Investigators are waiting for the lab results to determine what was used to start the fire, and authorities continue to search for the arson suspect who tried to burn down Jefferson Davis's home.
The fire happened June 5th in the early morning, but damage was limited to the doorway. An off duty firefighter, David LeMasters, was passing by and was able to put the fire out.
The home has been closed since the fire, and security has been increased. Officials with the Beauvoir home want the public to know they're still open for business, but some visitors say they were disappointed they couldn't tour the home.
"There are some people who are mainly here to see the house, and so are going to try and come back later. Or may have to see the house at another time, " Beauvoir's Executive Director Patrick Hotard said.
"Oh yeah a little bit. I only heard about the fire a few days ago, but the museum was terrific. But it would be interesting to see the house too," Dr. Richard Wilson from Minnesota said.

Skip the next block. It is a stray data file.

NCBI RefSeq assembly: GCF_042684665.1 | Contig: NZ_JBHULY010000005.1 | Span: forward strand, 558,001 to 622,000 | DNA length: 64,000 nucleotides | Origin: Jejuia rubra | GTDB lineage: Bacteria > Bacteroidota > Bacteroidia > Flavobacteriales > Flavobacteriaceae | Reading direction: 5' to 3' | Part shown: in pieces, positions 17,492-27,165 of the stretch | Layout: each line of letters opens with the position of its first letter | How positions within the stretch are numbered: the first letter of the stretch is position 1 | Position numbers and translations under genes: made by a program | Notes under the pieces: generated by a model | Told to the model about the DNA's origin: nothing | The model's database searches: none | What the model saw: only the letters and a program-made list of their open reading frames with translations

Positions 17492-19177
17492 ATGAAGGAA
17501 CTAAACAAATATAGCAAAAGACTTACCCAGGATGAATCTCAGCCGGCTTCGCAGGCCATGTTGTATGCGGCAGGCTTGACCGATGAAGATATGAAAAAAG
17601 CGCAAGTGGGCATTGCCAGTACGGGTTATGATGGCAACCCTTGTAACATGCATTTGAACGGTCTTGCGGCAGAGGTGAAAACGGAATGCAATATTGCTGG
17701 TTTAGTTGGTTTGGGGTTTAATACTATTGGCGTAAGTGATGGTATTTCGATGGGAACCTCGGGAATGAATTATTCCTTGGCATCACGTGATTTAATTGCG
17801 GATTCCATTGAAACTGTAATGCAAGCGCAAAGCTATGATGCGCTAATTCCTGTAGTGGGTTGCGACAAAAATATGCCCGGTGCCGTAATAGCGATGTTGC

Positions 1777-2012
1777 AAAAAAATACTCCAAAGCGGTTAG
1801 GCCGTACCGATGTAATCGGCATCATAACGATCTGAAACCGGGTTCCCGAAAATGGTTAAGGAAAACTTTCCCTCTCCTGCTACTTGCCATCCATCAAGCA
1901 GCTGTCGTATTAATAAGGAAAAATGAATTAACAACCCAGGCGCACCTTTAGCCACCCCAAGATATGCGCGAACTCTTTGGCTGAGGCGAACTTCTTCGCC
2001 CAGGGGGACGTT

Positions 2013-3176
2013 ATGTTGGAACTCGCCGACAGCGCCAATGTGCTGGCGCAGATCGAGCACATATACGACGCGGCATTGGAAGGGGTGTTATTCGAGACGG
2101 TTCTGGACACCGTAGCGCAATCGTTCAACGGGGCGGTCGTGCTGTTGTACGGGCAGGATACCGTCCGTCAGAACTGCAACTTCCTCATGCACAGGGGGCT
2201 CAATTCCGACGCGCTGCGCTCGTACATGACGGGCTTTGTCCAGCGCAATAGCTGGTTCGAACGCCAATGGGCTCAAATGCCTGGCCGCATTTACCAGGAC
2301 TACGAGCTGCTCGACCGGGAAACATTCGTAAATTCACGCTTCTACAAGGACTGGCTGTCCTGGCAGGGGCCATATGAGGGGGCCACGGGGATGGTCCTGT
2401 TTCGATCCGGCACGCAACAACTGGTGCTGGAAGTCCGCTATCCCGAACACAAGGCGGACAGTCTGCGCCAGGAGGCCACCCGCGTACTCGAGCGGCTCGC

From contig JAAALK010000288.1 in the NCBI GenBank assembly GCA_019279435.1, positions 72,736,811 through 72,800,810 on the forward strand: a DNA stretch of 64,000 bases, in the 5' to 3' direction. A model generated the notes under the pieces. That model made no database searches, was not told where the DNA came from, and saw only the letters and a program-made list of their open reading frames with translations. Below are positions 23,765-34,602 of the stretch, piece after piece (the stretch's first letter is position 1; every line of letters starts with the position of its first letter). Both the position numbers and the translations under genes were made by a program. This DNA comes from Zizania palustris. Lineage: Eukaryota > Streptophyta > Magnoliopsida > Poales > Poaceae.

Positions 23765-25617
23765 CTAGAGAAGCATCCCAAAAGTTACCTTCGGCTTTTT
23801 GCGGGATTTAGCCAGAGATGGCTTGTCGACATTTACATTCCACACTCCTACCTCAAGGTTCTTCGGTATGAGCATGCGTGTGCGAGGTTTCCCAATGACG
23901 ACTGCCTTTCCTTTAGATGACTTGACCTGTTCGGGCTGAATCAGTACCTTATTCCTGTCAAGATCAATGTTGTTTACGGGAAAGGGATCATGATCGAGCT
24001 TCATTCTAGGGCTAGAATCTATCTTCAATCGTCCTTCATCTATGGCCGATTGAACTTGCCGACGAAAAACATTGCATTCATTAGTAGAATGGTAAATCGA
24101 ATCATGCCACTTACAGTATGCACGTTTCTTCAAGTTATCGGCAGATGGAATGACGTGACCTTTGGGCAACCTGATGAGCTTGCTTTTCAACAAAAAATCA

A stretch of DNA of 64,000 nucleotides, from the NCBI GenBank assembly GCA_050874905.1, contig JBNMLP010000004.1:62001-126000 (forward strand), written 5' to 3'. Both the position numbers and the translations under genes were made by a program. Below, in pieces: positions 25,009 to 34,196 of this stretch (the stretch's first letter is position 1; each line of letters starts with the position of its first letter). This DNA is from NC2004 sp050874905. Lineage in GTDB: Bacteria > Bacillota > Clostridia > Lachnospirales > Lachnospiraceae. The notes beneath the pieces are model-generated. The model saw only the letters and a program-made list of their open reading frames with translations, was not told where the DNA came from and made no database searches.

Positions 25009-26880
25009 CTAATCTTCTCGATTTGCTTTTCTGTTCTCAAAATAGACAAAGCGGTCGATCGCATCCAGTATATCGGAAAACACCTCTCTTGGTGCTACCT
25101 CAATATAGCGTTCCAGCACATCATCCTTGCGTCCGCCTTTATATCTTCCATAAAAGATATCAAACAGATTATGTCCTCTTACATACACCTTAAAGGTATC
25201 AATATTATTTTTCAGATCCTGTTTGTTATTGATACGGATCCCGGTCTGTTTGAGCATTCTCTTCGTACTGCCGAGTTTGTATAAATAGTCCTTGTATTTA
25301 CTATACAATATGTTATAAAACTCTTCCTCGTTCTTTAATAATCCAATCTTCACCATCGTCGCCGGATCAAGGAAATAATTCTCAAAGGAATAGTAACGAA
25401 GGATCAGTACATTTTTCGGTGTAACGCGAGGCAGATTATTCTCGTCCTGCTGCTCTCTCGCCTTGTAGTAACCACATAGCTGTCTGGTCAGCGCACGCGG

"I think it's a shame that we can't see it's history. I think someone thought it was a good prank just to try, and just close that down and not be able to let us see that, " Owen Oliver from Arkansas said.
Hotard said the number one priority is to get the home back open to public tours as soon as possible. The other priority is to make sure that nothing like this ever happens again.
"We have augmented our security procedures and we've also added some additional personnel at certain times. We are looking at other intermediate and long term options to better secure the property," Hotard said.
In the short term, Hotard says a lot of painstaking restoration work lies ahead. He feels confident the home can be reopened fairly soon.
"We may even be able to do it in stages where even though some aspects of the job are not completed yet the house will still be able to be opened."